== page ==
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ISSUE
  Thursday
171
  April 8
2004
c o n t e n t s
 
 

Reviving Royal Sin: Strong Performances Bring 'The Duchess of Malfi' to Life

Utah Ballet Focuses on What's Best
Parker Played it Rite
 

Remember Thornton, Forget 'The Alamo
'

Take a Peep at 'The Girl Next Door'
 
 
 

 theBeat
 
SLUG Compilation Highlights Local Heroes
 

Death By Salt
A SLUG Magazine Compilation
Eighteen Percent Gray Records
5 ears (out of 5)

The pleasure of owning a copy of SLUG’s Death By Salt compilation lies largely in its accompanying artwork. The dense CD booklet, covered in the masterful designs of Trent Call and Russell Daniels, features detailed descriptions and color photos of participating musicians.

Of course, such an admission threatens to debase the talent displayed on this three-disc set. A whopping 59 local bands contributed to the independent magazine’s attempt at capturing the sound of a frequently shifting scene. The eclectic sampler was created over the course of a year, and many of the appearing acts have since disbanded or undergone radical transformations. Defunct groups such as Dead in the Womb, Chinese Stars and Erosion can only be accessed through this collection—a fact that nearly offsets the pleasure of discovering new music. However, pleasure still ultimately prevails.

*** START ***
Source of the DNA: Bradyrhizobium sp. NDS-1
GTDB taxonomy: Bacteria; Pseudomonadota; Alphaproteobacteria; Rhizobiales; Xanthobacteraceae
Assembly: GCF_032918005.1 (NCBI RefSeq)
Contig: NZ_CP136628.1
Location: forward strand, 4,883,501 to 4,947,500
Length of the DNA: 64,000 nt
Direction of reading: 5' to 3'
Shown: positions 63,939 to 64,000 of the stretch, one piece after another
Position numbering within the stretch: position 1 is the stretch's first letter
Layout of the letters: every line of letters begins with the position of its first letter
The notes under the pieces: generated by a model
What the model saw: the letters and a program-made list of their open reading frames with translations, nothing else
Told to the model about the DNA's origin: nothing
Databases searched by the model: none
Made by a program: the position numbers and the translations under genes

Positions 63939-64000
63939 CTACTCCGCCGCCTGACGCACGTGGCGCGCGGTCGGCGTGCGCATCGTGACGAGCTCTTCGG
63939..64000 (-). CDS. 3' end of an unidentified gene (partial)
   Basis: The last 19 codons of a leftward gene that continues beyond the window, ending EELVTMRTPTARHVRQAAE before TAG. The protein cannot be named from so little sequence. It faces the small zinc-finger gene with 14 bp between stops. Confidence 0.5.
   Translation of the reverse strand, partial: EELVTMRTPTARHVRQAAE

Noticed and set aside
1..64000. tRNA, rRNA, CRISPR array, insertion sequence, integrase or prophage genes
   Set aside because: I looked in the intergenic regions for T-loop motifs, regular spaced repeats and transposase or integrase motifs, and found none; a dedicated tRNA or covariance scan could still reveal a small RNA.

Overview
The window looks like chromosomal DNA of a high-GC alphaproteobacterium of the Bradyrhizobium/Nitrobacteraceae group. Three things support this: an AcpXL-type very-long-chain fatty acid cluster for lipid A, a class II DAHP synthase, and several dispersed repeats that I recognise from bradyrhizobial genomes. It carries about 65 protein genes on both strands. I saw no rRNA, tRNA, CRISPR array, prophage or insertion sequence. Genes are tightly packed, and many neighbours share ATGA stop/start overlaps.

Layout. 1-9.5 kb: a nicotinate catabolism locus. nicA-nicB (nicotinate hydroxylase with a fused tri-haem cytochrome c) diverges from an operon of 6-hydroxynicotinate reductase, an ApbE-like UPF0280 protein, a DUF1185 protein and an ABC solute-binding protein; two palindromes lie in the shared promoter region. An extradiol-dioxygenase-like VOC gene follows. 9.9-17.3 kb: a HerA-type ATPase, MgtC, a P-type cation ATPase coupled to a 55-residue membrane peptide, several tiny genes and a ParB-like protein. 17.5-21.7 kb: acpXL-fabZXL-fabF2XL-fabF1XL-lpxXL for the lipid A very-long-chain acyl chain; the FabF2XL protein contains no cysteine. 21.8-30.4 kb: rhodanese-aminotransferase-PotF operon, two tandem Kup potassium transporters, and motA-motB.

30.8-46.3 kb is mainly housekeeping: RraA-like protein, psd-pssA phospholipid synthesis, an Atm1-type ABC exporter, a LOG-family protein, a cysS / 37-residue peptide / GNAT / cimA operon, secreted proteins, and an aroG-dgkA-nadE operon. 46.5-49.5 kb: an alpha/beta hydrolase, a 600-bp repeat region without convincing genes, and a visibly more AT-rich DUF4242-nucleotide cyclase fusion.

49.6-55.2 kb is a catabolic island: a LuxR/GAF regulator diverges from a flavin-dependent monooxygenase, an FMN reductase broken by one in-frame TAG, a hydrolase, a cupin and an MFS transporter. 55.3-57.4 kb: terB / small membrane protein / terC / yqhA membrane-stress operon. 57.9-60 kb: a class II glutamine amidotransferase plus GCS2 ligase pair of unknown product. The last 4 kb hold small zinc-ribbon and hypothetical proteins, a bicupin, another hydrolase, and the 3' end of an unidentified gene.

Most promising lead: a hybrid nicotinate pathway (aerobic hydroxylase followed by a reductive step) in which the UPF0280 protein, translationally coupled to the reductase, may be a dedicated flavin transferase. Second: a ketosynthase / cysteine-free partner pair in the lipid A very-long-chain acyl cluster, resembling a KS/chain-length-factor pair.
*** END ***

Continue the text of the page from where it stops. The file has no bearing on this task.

Each track is of the highest quality—the result of a painstaking selection process. The perfomers clearly put some effort into their contributions, submitting songs that accurately reflect the essence of each band.
Tolchock Trio and The Red Bennies break out their rough, garage-rock ethic while SLAJO filters through with a smoky jazz-club air, circa 1920. Redd Tape impresses by experimenting with its sound as The New Evils (whose members helped establish SLC’s punk scene) track proves the band has what it takes to maintain position in a largely youthful market. Other standouts include Stiletto, Form of Rocket, Coyote Hoods, Sherlock, Purr Bats and Stacey Board.

Sure, certain groups have changed line-ups—Fifi Murmur has lost drummer, Dan Thomas, and gained J.W. Blackout’s Jamison Wilkons. Form of Rocket’s Curtis Jensen has been replaced by Eric Bliss, Sean McCarthy has left Redd Tape only to have Sean Jones fill his shoes…but these transformations only prove how crucial it is to keep a finger on the pulse of a burgeoning scene.

Death By Salt has immortalized local talent—now it’s up to you to support homegrown heroes in their natural environment. Check local club listings today!

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